Key Messages on German Climate and Energy PolicyEnlarge image A geothermal power plant in Landau (© picture-alliance/dpa )
The German government knows, that a progressive climate policy is vital for a healthy economy. It leads to economic growth, employment, industrial innovation and greenhouse gas emission reductions. To achieve a low carbon growth path, the current energy system needs a transformation towards sustainable energy, particularly renewable energy resources. Furthermore, energy can be supplied and used much more efficient and smarter. Baring this in mind, the German government developed a comprehensive energy concept on the basis of scientific studies, which covers the triangle of energy policy: energy security, economics and climate protection.
The German government decided that Germany's energy supply should be generated primarily from renewables by 2050, which are the only sustainable energy source. This requires our energy supply system to be fundamentally restructured, presenting Germany with economic and technological challenges. The Energy Concept of 28 September 2010 and the decisions on accelerating the energy transformation of summer 2011 describe the road towards the new energy era with specific targets, a monitoring process and a sound financing plan, as well as around 180 individual measures.
The main targets of the energy transformation are:
- Renewable energies:
- Renewable energies are to achieve an 18% share of gross final energy consumption by 2020, a 30% share by 2030, 45% by 2040 and 60% by 2050.
- By 2020 renewables are to have a share of at least 35% in gross electricity consumption, a 50% share by 2030, 65% by 2040 and 80% by 2050.
- Energy Efficiency:
- Primary energy consumption is to fall by 20% by 2020 and by 50% by 2050.
- Electricity consumption is to fall by 10% by 2020 and by 25% by 2050, compared to 2008.
- Compared to 2008, heat demand in buildings is to be reduced by 20% by 2020, while primary energy demand is to fall by 80% by 2050.
- Climate protection:
- Climate-damaging greenhouse gas emissions are to be reduced by 40% by 2020, 55% by 2030, 70% by 2040 and by 80 to 95% by 2050, compared to reference year 1990.
How will we reach our targets?
The Federal Environment Agency headquarters in Dessau is an example of energy-efficient architecture.
(© picture alliance / Arco Images G)
The energy concept and the decisions within the decisions on the transition of the energy system (“Energiewende”) include the development or revision of nine acts and ordinances.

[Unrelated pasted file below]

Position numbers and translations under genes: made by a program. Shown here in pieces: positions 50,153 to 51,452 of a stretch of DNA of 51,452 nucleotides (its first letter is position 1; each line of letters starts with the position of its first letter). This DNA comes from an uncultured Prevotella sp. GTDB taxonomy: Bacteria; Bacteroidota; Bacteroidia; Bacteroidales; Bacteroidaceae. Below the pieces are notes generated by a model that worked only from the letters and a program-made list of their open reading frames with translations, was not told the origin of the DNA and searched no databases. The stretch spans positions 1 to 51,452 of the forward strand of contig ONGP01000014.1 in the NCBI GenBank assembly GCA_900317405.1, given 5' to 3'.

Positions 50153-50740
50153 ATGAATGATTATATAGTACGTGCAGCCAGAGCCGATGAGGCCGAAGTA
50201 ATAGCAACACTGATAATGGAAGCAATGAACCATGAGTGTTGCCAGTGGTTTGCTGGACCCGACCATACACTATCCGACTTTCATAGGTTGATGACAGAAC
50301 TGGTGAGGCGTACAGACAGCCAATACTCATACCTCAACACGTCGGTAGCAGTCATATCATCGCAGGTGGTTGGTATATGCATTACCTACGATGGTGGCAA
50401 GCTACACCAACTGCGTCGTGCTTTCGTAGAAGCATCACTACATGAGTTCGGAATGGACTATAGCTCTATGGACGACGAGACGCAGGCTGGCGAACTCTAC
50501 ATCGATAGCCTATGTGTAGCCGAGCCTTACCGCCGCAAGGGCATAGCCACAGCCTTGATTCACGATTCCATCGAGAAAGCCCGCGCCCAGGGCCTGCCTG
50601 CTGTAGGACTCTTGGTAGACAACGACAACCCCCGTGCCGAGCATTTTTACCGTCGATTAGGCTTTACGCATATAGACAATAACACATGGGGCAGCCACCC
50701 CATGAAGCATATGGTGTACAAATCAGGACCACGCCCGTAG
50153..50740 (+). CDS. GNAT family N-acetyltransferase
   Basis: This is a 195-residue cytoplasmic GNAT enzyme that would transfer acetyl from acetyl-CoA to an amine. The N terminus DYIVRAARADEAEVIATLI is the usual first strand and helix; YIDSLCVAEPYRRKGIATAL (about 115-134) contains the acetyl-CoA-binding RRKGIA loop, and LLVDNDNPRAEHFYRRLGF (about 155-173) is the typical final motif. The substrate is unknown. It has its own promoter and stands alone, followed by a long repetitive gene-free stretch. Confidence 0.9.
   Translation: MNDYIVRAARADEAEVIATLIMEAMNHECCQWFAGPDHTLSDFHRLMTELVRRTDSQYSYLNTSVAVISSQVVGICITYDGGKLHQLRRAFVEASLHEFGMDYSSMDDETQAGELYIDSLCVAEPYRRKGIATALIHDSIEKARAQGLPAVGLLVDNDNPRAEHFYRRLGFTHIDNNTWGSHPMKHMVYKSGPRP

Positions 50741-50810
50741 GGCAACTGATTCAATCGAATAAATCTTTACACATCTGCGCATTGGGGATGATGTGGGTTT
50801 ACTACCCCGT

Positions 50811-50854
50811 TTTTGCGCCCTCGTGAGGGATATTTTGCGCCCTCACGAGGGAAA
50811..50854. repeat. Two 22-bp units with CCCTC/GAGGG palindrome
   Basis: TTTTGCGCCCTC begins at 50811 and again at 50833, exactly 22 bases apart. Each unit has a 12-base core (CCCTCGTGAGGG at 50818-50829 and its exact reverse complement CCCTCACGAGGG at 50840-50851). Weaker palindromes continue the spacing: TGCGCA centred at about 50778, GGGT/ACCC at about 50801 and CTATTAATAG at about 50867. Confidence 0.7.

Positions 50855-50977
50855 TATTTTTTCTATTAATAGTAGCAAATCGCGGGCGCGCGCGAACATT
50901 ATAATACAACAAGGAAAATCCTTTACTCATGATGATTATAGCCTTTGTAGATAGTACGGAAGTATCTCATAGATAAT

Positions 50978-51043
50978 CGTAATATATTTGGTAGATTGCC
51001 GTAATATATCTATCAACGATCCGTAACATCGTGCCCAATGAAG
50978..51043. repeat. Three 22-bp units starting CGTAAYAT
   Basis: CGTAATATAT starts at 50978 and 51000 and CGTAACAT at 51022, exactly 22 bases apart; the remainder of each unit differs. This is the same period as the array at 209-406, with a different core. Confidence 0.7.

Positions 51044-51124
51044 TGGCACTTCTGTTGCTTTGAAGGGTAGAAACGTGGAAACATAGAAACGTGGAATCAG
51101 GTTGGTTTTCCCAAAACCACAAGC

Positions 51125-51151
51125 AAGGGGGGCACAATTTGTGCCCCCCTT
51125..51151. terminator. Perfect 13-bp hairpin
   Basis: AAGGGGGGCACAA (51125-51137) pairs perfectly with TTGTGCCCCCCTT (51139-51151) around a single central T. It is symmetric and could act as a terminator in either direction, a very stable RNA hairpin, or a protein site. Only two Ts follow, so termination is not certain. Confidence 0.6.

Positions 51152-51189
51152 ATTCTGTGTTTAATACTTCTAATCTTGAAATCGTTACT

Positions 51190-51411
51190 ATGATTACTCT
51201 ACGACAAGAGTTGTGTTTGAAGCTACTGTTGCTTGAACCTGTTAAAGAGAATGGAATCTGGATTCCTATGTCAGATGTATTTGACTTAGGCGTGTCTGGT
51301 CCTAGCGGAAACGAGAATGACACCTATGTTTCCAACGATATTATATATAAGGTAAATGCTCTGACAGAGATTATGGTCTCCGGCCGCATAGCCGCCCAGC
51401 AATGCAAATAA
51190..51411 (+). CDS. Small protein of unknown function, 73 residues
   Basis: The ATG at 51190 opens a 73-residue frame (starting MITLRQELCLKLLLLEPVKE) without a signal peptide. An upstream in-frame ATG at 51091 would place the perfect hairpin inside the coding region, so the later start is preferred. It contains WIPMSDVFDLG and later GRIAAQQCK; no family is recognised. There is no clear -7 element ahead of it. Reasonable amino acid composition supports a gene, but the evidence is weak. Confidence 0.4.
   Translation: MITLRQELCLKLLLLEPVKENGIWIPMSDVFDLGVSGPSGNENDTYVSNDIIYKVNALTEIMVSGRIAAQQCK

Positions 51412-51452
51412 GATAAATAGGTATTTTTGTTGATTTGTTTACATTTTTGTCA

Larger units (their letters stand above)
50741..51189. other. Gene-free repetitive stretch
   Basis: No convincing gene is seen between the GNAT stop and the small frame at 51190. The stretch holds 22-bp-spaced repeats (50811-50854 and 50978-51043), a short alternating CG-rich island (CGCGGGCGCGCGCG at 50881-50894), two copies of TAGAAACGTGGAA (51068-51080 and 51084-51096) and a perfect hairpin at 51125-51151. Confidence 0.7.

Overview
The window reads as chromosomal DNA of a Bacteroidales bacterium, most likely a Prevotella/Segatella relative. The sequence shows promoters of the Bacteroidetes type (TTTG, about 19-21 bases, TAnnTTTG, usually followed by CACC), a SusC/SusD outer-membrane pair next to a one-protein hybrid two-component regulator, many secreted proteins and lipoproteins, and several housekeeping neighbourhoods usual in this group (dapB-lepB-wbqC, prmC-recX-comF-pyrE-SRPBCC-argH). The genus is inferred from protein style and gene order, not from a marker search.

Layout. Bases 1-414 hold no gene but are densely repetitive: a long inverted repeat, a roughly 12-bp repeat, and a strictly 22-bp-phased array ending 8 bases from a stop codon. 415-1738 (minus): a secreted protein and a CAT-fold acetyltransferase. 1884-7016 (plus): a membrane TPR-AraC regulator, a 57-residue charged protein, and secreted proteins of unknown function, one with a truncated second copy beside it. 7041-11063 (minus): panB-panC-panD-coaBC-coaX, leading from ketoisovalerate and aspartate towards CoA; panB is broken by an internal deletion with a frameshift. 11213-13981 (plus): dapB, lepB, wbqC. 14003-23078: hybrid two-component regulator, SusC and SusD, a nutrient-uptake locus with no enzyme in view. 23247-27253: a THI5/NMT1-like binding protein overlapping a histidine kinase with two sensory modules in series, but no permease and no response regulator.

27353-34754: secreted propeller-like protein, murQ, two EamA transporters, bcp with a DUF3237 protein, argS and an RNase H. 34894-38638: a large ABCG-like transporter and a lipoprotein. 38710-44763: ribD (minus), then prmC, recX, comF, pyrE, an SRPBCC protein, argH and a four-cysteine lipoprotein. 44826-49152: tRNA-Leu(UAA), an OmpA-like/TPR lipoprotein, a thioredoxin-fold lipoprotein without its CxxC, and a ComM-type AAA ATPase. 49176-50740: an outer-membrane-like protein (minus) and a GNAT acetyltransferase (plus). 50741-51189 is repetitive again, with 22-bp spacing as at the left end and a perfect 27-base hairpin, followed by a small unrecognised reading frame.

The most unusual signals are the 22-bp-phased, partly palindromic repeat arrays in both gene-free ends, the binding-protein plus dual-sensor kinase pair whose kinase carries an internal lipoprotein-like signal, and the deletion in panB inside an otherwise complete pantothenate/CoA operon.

The main fields of action are:
- Renewable energies as a cornerstone of future energy supply:
- Energy efficiency as the key factor
- An efficient grid infrastructure for electricity and integration of renewables
- Energy upgrades for buildings and energy-efficient new build
- The mobility challenge
- Energy research towards innovation and new technologies
- Energy supply in the European and international context
- Acceptance and transparency
I. Where are we today?
Enlarge image A worker inspects a rotor blade at a wind turbine manufacturing facility in Germany. (© picture-alliance/ ZB) At present, our energy supply is not sustainable: It is still largely based on fossil energy sources and we have not tapped the majority of relevant energy saving potentials. Combustion of fossil energy sources releases greenhouse gases, which damage the climate. At present, around 80 percent of all greenhouse gas emissions in Germany are due to energy generation. This is why restructuring our energy supply to focus on renewables is the key to achieving the German government's climate protection targets.
Major progress was achieved in developing renewable energies. In the first half of 2012, the share of renewables in electricity supply reached 25 percent and its still making progress. In only the last 10 years, renewable energy in the electricity sector was quadrupled. In the same time, increasing renewables create challenges for the grid operators. So far, after one year experience with the “Energiewende” the grid system and the power capacity could cope well with the system shift and the shut down of 8 nuclear power plants. Nevertheless, new and smart grids and storage systems have to be developed.
II. What role does the nuclear phase-out play in the transformation of our energy system?